As reported here last year, farming is set to take a major hit with Brexit. Nearly a year later, that assessment by former UK representative to the European Union Ivan Rogers is proving to be on-point. Now, industry leaders need to come up with measures to alleviate the problems besetting the agriculture sector, such as the labour shortage for strawberry pickers. Strawberries have traditionally been a British summer treat, and New Atlas reports that the UK grows 115 million tonnes of the fruit annually. The strawberry sector, in fact, is now worth £1.1 billion yearly, as it has grown by 132% in the past decade.
To address the current situation, farming stakeholders are turning to robotics to address the labour shortage. Robotics experts at the University of Essex are set to unveil “a prototype robot designed to inspect and pick hard-to-harvest soft fruits” such as strawberries. The robot will use cameras to find fruit hidden amongst foliage and pick them up the way human pickers do.
The project, however, is not without its fair share of challenges. The biggest obstacle is “dexterous manipulation in unstructured environments,” according to Dr. Vishnu Mohan, who is part of the university’s School of Computer Science and Electronic Engineering. “Skilled humans find it effortless, but when we try to build a system which does the same thing, it is a complex integration of vision, touch, force, and movement,” explains Dr. Mohan. He then emphasises that these machines need to have “the ability to learn and adapt” as it is the only way for them to “deal with any changing, unstructured environment.” In other words, those involved in this ambitious project will need to develop robot pickers that can find strawberries in a field; check for ripeness, disease, and size; and gently pick the fruit without bruising them.
Despite the challenges, there is much optimism that a prototype will be unveiled in a few months, and that an initial model will be ready by the time the UK leaves the European Union (EU), which is just six months away. If so, it would be a welcome development for a strawberry sector whose labour force has been slashed by some 10% already this summer. This labour shortfall is expected to persist, and even get worse once the UK officially leaves the EU next year.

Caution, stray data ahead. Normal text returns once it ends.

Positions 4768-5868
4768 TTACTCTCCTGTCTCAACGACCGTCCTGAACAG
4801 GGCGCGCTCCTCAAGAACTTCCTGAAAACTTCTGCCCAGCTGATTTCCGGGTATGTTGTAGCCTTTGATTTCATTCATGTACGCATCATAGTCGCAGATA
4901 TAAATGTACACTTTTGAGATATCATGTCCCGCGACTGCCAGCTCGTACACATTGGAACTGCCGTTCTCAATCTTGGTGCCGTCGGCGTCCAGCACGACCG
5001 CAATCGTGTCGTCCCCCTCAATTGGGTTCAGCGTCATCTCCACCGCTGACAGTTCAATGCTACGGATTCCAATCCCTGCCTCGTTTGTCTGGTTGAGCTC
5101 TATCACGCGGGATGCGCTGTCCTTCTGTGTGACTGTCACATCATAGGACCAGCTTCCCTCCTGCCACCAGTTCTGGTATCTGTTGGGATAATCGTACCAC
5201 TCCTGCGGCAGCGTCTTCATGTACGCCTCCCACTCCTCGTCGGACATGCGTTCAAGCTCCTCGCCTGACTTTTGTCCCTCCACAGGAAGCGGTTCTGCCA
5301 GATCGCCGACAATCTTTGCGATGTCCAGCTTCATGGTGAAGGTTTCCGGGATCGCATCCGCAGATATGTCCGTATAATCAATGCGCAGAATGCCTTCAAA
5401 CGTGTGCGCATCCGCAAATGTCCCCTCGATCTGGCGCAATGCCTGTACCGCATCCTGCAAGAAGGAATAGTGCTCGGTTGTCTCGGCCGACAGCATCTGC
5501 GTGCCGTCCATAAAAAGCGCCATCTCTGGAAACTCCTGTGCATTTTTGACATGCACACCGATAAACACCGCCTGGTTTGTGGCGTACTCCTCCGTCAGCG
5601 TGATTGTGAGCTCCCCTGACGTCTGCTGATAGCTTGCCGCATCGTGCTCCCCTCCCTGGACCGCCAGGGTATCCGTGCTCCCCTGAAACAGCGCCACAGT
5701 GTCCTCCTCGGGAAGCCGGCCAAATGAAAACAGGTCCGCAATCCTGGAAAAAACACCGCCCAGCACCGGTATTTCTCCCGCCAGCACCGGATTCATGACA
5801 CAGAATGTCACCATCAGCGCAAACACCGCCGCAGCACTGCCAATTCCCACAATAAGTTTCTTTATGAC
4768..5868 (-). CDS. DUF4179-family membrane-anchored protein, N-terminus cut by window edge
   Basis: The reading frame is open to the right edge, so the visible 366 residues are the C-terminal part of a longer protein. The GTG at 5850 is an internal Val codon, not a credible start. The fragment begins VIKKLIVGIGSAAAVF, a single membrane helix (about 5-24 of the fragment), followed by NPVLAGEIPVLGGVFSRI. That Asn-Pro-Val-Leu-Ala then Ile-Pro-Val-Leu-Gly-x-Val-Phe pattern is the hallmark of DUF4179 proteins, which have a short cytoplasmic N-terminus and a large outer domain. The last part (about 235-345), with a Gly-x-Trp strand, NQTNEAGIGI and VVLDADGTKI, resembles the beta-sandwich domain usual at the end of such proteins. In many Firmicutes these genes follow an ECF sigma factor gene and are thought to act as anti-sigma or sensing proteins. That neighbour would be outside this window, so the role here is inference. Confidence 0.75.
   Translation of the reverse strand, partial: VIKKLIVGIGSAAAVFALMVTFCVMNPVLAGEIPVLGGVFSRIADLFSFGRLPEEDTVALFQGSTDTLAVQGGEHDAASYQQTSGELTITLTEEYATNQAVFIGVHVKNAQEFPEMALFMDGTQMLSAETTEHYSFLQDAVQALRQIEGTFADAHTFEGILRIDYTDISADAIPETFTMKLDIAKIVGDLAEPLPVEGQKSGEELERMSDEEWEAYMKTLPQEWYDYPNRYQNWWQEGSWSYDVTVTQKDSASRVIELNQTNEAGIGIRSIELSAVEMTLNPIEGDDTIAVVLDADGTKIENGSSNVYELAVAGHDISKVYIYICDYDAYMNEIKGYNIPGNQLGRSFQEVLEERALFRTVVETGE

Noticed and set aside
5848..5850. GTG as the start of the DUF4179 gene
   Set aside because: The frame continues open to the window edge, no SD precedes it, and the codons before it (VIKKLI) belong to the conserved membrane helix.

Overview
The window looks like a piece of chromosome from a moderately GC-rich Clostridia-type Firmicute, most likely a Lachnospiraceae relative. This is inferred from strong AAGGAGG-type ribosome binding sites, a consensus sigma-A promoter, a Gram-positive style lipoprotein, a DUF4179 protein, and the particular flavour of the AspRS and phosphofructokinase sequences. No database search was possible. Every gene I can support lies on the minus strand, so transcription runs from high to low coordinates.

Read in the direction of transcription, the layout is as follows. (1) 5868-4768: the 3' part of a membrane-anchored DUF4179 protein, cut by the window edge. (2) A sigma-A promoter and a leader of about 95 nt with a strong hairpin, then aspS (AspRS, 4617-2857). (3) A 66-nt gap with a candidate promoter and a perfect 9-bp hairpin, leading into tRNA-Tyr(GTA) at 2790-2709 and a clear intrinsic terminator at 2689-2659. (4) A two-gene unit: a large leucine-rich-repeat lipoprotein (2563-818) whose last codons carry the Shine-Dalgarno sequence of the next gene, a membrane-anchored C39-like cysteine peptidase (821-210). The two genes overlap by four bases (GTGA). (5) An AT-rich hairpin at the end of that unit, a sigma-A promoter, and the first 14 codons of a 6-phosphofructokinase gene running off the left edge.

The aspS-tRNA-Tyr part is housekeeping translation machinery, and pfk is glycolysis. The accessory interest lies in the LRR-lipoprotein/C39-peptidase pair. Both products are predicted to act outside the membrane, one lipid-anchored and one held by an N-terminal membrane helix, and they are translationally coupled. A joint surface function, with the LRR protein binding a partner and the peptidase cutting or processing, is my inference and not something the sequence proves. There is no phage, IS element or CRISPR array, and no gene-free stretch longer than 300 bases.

On top of this labour shortage for strawberry pickers, the UK is also facing other challenges that can be directly attributed to Brexit, like dire economic consequences both in the short term and in the long term. The Financial Times claims that the short-term impact of Brexit has already been felt, with the sterling sliding, the stock markets reeling, and investments being frozen. The long-term impact of this break from Brussels, on the other hand, is purely speculation, though the outlook also looks bleak. An article posted by FXCM suggests that the economic fallout of a hard Brexit could reach £190 billion by 2030. Whether or not this estimate proves correct years from now likely hinges on how well the UK utilises the 21-month transition period to prepare for its impending divorce with the EU. Simply, if economic concerns are addressed adequately during this period, the projected £190 billion economic fallout may be reduced significantly. Farmers and workers in agriculture will be hoping that a comprehensive trade deal can be struck with minimal disruption.
The potential fallout of Brexit and the development of automated robots are slowly transforming the country’s agricultural industry. Robotic fruit pickers are likely the first step in a now rapidly evolving sector.